Celtics-Bulls: Buckle in for a Wild Ride

Mike PetragliaCorrespondent IApril 21, 2009

BOSTON - APRIL 20:  Joakim Noah #13 of the Chicago Bulls scrambles for the loose ball with Glen Davis #11 and Paul Pierce #34 of the Boston Celtics in Game Two of the Eastern Conference Quarterfinals during the 2009 NBA Playoffs at TD Banknorth Garden on April 20, 2009 in Boston, Massachusetts.  NOTE TO USER: User expressly acknowledges and agrees that, by downloading and or using this photograph, User is consenting to the terms and conditions of the Getty Images License Agreement. (Photo by Elsa/Getty Images)

Give Chicago’s Tyrus Thomas this much credit—he can appreciate a great series.

And that’s what we have in the first-round battle between the Bulls and Celtics, tied 1-1, heading back to Chicago Thursday night for Game 3.

“They came out quick and gave us a quick punch and we knew we had to come back and answer,” Thomas said. following Boston’s 118-115 heart-pounding win over his Bulls.

“We did a good job and it came down to the wire. If we play like that for the rest of the playoffs, we’re probably going to be here for a while.”

His former teammate at LSU had a similar take on how great a series this has already been.

“Last year, we went seven games with Atlanta, and we were the No. 1 seed,” said Celtics power forward Glen Davis, who finished with 26 points on Monday night. “Playoffs is the playoffs. Intensity level goes up, execution goes up, and teams want it.”

Paul Pierce, the NBA Finals MVP from a year ago, misses a free throw that would have wrapped up Game 1.  Derrick Rose, a rookie, goes on to score 36 in an overtime win.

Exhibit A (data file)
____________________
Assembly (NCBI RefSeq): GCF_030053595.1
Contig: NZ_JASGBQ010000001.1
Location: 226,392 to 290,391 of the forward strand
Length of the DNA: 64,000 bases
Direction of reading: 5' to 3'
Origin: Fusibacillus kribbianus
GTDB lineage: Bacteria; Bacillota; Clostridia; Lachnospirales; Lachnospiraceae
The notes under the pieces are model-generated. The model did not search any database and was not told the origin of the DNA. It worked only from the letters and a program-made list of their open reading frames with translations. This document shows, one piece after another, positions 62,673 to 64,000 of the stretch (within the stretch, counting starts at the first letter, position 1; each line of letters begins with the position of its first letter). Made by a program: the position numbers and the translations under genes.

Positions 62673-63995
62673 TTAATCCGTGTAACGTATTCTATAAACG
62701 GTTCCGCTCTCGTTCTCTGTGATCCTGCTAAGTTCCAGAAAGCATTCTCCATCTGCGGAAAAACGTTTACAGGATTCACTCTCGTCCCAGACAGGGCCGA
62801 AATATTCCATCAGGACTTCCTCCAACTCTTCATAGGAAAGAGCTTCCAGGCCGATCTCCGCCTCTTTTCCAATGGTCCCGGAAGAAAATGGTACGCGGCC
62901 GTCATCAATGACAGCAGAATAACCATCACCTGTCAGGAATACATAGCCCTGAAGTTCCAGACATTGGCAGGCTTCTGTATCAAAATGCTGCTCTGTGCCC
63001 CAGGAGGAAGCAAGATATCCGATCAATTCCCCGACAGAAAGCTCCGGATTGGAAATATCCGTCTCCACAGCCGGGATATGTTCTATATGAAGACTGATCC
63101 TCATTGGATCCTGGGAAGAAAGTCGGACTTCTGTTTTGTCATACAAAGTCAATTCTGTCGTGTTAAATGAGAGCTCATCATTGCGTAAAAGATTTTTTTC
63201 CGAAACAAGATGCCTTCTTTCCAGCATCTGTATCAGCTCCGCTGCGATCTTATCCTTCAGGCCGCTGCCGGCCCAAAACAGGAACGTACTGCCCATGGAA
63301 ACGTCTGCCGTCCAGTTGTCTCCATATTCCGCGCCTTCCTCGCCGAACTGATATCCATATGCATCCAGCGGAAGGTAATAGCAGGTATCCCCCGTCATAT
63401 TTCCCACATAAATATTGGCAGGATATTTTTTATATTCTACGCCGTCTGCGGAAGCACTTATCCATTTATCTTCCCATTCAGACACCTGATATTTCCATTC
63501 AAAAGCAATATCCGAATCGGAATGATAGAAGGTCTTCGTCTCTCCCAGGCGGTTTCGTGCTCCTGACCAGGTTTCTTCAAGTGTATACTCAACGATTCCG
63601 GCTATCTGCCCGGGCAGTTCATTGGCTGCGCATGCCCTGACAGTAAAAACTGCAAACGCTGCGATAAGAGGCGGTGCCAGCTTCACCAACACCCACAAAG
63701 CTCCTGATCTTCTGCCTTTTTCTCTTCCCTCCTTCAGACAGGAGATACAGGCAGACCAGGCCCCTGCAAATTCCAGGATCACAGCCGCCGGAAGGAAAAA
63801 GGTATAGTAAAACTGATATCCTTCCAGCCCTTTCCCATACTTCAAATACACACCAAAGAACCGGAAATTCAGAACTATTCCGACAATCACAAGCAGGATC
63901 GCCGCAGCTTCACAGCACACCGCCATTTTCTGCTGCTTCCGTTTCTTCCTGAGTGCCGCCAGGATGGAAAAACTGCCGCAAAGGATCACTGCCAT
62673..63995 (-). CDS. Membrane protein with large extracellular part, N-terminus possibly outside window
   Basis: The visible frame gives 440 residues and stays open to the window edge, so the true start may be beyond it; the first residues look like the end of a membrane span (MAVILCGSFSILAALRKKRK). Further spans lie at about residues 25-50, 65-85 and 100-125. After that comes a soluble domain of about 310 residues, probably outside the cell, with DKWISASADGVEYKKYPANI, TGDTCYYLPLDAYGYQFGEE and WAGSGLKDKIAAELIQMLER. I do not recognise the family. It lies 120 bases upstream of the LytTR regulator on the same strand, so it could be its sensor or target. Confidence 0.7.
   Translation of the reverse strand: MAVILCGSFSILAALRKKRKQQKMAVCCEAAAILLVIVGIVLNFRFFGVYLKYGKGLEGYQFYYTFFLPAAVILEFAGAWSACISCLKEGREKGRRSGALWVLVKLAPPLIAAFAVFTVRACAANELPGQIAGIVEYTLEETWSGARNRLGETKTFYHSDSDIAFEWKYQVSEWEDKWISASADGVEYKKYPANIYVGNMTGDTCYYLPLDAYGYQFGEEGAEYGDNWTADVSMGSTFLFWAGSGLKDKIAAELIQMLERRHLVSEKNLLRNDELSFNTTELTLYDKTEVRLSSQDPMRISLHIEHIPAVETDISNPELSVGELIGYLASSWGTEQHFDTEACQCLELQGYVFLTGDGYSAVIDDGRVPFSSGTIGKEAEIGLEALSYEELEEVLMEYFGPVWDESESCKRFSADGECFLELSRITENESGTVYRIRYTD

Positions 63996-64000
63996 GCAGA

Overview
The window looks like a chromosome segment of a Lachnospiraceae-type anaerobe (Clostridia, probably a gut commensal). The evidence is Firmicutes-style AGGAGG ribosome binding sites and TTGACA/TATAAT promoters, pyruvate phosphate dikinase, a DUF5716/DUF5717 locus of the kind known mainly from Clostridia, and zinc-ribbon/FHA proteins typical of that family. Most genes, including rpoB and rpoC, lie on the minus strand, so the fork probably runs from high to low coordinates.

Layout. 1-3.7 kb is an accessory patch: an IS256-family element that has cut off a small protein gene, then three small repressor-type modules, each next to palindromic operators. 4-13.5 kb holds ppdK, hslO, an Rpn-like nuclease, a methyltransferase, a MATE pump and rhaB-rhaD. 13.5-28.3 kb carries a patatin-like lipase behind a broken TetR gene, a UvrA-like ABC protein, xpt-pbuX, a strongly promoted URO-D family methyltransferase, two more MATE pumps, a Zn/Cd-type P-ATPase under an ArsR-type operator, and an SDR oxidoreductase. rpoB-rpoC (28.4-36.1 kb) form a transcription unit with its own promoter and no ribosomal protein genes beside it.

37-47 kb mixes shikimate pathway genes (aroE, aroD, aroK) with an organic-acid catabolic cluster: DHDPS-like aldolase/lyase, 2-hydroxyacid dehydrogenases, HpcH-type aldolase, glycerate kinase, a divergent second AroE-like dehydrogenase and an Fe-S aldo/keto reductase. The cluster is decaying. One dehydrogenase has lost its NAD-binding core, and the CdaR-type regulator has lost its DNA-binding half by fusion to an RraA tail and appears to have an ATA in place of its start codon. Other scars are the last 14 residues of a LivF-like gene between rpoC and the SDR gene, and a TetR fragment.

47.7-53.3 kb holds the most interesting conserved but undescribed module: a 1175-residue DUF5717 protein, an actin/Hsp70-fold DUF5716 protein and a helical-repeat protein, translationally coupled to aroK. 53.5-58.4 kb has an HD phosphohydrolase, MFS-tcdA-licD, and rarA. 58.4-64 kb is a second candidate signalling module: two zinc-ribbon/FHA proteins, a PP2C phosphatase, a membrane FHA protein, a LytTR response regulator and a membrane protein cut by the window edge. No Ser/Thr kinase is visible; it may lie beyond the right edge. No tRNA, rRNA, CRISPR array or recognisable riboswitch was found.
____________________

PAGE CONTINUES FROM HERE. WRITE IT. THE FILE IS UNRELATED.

Ray Allen and Ben Gordon, a pair of UConn products, exchange scoring punches and body blows on the court in a duel worthy of a Bird-Dominique comparison. Gordon hits a shot to tie the game with 12.3 seconds remaining, giving him 42 points, only to have Allen drill yet another three-pointer with 2.0 seconds to go to clinch the win.

It’s been the kind of series that hasn’t been easy on the nerves, or the heart for that matter.

“Well, the only comment I have is I pray that Danny Ainge didn’t watch this game,” Celtics coach Doc Rivers said in referring to his GM Danny Ainge, recovering from a mild heart attack. “What a great shot by Ray.  That was terrific.  We really needed somebody.”

The reason the Celtics needed somebody was Rajon Rondo’s right ankle sprain and Leon Powe’s sprained left knee, both suffered in the first half.

“At halftime you’ve got Rondo landing in the training room and Leon injured and guys in foul trouble. And you know, basically, at halftime all I said, I needed one volunteer.  You know, one volunteer to score for us, to step up for us.  And it was Ray Allen. 

"And that was terrific.  Really, really happy for him because he struggled in the first game, struggled in the first half today.  And shooters shoot.  They just keep shooting.  And that was terrific,” Rivers added.

Pierce had a different take on the two games so far. Yes, the scores have been close, but the Celtics captain doesn’t feel the defending champs have hit their stride yet—not even close. And that gives him reason to be confident.

“I think we feel very confident because we feel like we haven’t even played good basketball yet,” Pierce said. “We win tonight and felt like we should have won game 1 and we just say, I feel like this is pretty much our C game.

"We are a team that doesn’t get give up 100 point in consecutive games, allow teams to shoot 49-50 percent. I think our best is yet to come in this series.”


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